If Washington has its way, communities of color could be forced to give up their private information to secure cash funds when they’re in a financial pinch. And given the recent data breaches, there’s good reason to worry.

Have you ever had to borrow money to pay bills between paychecks or gotten slammed with a big unexpected expense?

When borrowing from family and friends isn’t an option nor is a bank loan timely or possible, small-dollar loans – on average about $350 – could be a viable solution.

The Consumer Financial Protection Bureau (CFPB), a federal financial watchdog agency, wants to force Americans who take out small-dollar loans to give up extensive private information. All of that data would be stored by the government to track borrower information and behaviors. Lenders would also be required to share this coveted information with credit reporting agencies.

African Americans and low-income communities are at greatest risk. Black households are more than twice as likely as people of other races to have used a small-dollar loan. These small-dollar or payday loans are lifelines to help meet day-to-day expenses.

Recent data breaches remind us that copious amounts of private data in the government’s hands is not safe. This is a bipartisan issue of concern as my colleague Carrie Lukas explains.

People from all backgrounds understand the risks to our private data in the public and private sector. That skepticism is why many Americans choose to go outside of traditional banking.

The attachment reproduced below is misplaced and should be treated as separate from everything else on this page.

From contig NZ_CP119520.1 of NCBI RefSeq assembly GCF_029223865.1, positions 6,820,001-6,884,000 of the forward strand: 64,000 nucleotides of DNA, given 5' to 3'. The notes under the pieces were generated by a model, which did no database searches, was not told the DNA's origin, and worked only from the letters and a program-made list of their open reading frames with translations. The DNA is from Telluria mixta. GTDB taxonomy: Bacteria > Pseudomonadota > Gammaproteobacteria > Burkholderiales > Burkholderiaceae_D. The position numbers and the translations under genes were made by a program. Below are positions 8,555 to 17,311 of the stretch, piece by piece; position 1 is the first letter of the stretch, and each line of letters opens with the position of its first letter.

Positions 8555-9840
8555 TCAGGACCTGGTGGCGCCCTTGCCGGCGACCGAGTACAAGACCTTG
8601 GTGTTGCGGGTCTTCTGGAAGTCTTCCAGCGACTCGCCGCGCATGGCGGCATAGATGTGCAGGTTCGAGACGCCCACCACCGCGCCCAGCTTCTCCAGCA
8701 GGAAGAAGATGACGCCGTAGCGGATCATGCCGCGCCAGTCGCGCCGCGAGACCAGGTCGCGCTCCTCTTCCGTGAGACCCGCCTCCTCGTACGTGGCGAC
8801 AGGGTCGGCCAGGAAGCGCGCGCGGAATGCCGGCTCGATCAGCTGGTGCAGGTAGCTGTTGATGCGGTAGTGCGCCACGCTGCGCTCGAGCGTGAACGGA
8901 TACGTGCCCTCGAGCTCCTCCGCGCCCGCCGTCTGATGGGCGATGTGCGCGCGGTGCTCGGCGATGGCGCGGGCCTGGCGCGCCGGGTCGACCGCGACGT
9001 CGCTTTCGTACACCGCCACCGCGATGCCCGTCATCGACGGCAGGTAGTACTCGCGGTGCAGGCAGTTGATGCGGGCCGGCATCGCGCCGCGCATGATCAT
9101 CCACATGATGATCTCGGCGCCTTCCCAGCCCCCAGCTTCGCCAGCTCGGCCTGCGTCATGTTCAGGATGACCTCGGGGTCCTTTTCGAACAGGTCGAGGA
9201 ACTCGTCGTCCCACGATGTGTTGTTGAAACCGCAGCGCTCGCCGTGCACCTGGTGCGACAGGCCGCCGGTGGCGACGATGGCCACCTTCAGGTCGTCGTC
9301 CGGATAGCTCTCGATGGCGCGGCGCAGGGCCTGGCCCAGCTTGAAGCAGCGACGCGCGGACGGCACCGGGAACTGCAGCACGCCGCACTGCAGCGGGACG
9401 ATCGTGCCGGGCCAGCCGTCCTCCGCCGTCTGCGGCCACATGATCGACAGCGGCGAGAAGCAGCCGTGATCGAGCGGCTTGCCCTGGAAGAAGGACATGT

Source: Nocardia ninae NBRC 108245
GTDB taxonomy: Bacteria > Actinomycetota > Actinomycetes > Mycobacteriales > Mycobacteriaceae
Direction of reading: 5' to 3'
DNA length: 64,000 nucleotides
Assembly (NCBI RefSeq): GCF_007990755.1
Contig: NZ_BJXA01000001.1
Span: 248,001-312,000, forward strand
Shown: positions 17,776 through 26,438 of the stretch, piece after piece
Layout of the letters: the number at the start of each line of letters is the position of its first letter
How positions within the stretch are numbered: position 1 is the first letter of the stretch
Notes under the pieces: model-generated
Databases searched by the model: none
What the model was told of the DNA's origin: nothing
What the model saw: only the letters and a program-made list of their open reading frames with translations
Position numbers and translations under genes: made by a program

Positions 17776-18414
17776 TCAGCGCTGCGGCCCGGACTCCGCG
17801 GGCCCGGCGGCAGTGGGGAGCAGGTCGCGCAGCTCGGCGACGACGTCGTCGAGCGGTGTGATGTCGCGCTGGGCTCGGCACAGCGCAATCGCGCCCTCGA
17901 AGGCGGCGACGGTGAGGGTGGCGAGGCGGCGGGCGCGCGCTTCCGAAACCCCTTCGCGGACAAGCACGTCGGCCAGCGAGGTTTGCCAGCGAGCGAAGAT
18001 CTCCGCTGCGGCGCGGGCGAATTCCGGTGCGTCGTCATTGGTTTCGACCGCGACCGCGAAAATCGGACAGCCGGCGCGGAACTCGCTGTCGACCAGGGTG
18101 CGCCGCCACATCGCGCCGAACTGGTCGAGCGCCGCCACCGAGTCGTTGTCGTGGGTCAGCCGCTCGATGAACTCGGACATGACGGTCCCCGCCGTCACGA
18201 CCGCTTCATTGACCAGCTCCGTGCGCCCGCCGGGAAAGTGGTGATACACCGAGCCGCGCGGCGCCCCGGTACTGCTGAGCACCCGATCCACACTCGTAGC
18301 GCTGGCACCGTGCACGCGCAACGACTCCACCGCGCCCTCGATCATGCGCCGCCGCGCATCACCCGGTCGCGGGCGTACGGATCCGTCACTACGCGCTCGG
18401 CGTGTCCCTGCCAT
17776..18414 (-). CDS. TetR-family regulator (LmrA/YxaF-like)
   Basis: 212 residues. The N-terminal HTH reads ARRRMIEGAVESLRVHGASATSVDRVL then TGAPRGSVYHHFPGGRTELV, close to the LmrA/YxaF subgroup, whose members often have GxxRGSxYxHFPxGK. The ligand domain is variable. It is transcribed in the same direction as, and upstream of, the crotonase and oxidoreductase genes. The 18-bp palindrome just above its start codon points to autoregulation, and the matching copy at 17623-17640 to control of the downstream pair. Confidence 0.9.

Approximately 9 million households don’t have a bank account and another 24.5 million households may have a back account but still use non-bank services like small-dollar loans. Black and Hispanic households are more likely to be unbanked and underbanked than any other group.

Unbanked Americans point to privacy and security concerns among the top reasons they use small-dollar loans and other alternatives to cash. According to an FDIC survey:

Other commonly cited reasons were “Avoiding a bank gives more privacy,” “Don’t trust banks,” “Bank account fees are too high,” and “Bank account fees are unpredictable.” Of these, the most cited main reasons were “Don’t trust banks” (10.9 percent) and “Bank account fees are too high” (9.4 percent).

Here in the U.S. alternative banking services like small-dollar loans serve an important function: They provide a cheap solution to cash shortfalls. As we’ve written about before, when lawmakers think they are doing the right thing by banning small-dollar loans, borrowers suffer.

If the CFPB institutes its plans to regulate small-dollar loans by beefing up collection of private data, communities which are trying to protect their identity may find themselves in a quandary – choosing between the short-term funds they need and they privacy they can’t live without.